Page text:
‘Invasion U.S.A.: Border War” is the second book of, so far, a two book series. This second book is far superior to the first, that is also very good. This one is far better written with a much more involved plot.

Whereas teh first was chock full of gun play and explosions, this one is handled very differently. There’s more setup to explain the gun play and explosions. With the more involved plot there are more involved characters. Something the Johnstone Clan excels at is characterization. That occurs here even better than the first book.

This one does have less tension with the first. i was literally on teh edge of my seat with the first. This one I had to read much more carefully as the plot unfolded in more intricate and well written detail.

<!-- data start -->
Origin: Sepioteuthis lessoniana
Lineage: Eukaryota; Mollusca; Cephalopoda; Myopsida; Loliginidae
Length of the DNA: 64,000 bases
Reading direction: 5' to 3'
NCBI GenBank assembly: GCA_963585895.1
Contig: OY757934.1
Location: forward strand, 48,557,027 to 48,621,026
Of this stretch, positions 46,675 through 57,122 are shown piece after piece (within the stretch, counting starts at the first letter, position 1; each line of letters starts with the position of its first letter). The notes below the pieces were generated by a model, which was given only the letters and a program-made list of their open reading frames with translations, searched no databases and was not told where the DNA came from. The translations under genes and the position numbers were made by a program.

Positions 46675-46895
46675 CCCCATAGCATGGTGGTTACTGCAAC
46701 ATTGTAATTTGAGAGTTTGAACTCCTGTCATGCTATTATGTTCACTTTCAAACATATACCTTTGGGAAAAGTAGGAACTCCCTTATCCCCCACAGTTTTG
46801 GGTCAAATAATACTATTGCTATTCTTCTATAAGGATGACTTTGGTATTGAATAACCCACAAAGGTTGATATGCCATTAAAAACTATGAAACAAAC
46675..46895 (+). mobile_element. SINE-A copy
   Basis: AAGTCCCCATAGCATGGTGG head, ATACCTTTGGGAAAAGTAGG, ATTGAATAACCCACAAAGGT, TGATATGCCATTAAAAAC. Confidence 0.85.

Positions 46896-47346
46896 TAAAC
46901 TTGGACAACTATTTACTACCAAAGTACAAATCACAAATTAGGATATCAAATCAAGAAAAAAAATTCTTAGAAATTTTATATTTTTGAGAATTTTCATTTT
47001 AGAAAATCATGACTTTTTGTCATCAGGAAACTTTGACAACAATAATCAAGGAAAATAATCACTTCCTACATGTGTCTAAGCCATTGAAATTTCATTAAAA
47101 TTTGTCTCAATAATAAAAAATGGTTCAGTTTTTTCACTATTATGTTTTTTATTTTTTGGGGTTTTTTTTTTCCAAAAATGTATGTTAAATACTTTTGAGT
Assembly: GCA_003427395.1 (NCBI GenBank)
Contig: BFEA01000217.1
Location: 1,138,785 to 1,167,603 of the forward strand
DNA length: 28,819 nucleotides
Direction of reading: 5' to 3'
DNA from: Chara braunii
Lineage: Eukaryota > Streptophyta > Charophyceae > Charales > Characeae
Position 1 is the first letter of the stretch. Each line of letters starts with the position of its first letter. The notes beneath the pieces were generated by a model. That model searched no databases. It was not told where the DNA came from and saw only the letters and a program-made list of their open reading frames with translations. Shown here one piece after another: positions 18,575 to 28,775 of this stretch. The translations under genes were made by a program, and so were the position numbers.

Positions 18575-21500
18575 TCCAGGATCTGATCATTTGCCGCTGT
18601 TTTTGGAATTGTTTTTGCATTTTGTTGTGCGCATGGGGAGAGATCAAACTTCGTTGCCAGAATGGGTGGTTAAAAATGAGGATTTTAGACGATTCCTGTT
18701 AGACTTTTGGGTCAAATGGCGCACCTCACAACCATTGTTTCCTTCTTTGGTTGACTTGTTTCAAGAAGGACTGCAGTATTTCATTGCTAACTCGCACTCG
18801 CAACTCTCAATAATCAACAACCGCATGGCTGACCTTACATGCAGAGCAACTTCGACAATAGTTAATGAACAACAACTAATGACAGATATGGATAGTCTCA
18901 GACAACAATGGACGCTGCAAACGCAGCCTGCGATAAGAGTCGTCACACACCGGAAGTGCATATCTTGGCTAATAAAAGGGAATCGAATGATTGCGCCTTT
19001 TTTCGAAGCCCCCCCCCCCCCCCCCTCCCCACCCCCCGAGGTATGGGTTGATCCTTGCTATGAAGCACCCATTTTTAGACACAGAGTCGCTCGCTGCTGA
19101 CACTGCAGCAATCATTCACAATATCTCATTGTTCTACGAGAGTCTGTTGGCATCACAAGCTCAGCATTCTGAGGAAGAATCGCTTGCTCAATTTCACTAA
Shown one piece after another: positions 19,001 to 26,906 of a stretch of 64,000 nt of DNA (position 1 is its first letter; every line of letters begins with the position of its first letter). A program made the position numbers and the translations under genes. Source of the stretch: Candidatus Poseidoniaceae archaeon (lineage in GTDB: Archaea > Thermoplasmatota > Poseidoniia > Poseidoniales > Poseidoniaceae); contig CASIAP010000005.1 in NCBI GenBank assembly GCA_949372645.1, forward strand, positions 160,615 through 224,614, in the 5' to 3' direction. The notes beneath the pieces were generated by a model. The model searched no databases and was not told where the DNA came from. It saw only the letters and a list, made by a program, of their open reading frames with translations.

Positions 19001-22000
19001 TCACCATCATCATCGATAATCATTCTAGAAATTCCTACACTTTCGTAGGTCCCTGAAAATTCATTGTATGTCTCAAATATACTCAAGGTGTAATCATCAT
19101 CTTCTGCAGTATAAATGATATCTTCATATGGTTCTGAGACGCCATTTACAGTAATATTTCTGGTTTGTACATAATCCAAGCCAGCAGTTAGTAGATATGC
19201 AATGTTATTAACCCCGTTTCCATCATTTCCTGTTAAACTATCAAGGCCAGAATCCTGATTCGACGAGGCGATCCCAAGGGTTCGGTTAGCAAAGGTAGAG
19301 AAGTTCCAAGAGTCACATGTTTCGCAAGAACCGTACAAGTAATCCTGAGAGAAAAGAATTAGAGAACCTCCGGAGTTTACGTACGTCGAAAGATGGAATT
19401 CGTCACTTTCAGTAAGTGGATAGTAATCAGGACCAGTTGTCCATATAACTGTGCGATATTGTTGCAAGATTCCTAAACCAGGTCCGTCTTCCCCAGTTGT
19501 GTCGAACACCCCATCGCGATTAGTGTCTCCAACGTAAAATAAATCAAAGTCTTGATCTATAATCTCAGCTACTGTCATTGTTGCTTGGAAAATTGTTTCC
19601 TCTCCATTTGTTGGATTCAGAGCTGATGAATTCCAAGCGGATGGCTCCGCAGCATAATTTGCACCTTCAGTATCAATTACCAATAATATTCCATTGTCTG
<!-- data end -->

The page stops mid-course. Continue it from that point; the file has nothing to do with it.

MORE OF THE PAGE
Wondered about giving it five stars, but the writing isn’t up to the par of a Faulkner or Slaughter.

Bottom line: i recommend this book.

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July 28th, 2014 – Book: ‘Invasion U.S.A.’ by William Johnstone.

by on Jul.28, 2014, under Buddies

Invasion USA (Invasion USA, #1)Invasion USA by William W. Johnstone

My rating: 4 of 5 stars

This is the first of a very short Johnstone Clan series of two books, this one and ‘Border War’. This one has in it what the Johnstone Clan does best: Creating a well developed series of characters the reader cares about. It amazes me the scores of characters I’ve read about in the many Johnstone Clan books and how very few are similar. Really quite extraordinary.

The bad guys, on the other hand, can tend to be similar in the books I’ve read. The bad guys in this one are similar to a number of others in previous books.